Wednesday, February 28, 2018

Things I Learned This Month | February 2018

Franz Marc | "Deer in the Snow II" | 1911

Greetings from Munich, where we are facing a Siberian cold front (literally)! I thought I was used to cold winters from four years in Chicago, but I've come to accept that I will never be used to sub-zero temperatures. It doesn't help that my apartment has insulation from decades ago, which means that however high the heat is blasting, it's been hovering around 60 degrees Fahrenheit here. Brrr! I'm super grateful for wool sweaters and tea and fuzzy blankets. But according to the weather forecast, it's supposed to rise above freezing in the next couple of days. Hurray!

Enough griping about cold weather. Once again, it's the end of a month and I'm following Emily Freeman's lead and continuing my ritual of sharing a handful of the things that I learned this month.

1. There is a ballet adaptation of The Adventures of Tom Sawyer.

Can you imagine? I can't. This week I used the whitewashing the fence story at school, and I ended up discovering all sorts of interesting things...

2. Mark Twain went bankrupt at one point in his life, because he had a penchant for investing in inventions that never took off. 

After he got back on his feet, he insisted on paying off all his creditors, even though it wasn't legally required for him to do so after declaring bankruptcy.

3. Sudoku did not originate in Japan.

It was a brain teaser in the late 1970s in America. The Guardian has an article all about it here.

4. Plastic was invented as cheap, environmentally-friendly alternative to ivory. 

Bummer that it is now a huge environmental problem. But who knows? Maybe plastic is the reason elephants are still around.

5. When time travel is involved, a Victorian mystery can include allusions to Hercule Poirot and Peter Whimsey.

For my Skype book club this month, we read To Say Nothing of the Dog, by Connie Willis. (Isn't that a great title?) It's sort of set in 2050, but it's a time travel mystery, so most of the action takes place in 1888. Because of the time travel twist, Willis is able to include all sorts of references that should be anachronisms and still be consistent. I'm a fan. If you're looking for a light, delightful read that also provides lots of food for thought, this might be the book for you.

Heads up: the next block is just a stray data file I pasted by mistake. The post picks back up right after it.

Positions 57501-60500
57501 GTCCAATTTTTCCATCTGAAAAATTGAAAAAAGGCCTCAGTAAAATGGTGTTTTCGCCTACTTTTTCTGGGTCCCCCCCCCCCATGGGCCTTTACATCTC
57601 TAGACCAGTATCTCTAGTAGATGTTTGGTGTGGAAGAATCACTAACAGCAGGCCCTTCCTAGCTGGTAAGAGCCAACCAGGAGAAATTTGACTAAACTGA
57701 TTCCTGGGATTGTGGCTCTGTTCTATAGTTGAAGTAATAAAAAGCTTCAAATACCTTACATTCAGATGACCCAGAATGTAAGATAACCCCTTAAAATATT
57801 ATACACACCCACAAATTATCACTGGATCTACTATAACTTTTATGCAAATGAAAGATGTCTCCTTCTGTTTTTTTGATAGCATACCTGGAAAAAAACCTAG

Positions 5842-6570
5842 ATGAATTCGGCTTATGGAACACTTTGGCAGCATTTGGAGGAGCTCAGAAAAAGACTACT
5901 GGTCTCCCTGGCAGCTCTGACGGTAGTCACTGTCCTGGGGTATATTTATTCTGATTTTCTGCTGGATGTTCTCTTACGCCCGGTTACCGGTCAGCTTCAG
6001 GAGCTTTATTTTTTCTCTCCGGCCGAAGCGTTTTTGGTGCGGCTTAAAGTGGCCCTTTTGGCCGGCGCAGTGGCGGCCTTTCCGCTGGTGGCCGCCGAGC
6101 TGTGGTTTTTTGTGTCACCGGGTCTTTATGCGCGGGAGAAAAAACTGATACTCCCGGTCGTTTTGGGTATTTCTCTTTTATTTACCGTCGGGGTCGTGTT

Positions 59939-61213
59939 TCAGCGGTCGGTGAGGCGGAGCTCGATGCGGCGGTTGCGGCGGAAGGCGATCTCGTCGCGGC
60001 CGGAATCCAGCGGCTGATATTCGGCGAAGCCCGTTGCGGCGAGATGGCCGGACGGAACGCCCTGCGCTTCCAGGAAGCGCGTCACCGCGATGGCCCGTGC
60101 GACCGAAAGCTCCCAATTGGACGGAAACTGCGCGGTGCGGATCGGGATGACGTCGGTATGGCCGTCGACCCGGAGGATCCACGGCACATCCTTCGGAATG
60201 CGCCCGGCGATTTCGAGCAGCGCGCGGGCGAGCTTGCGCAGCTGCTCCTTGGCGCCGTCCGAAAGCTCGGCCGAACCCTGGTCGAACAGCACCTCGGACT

6. On my list of favorite classical music, Brahms' "Deutsches Requiem" is up there with Handel's "Messiah" and Vivaldi's "Four Seasons."

I got to perform this at the beginning of this month with the choir I joined here. Words really can't express how incredible this music is. Just go listen to it. My favorite movements are 2, 3 and 6. Movement 6 has one of my favorite moments in all music ever. But the whole thing is amazing. If you do listen to it, take a look at the English translation of the lyrics - they are all lifted straight from Scripture.

7. Imposter syndrome is a thing. 

I'd never dealt with this before, but I was in several situations this month where I thought, "Why the heck am I the person in charge? I have no idea what I'm doing!" Is this what all of adult life is like? Or am I just a baby adult and will it get simpler?

1 comment:

  1. love the painting! were you at the lenbachhaus?

    no. 7-love it!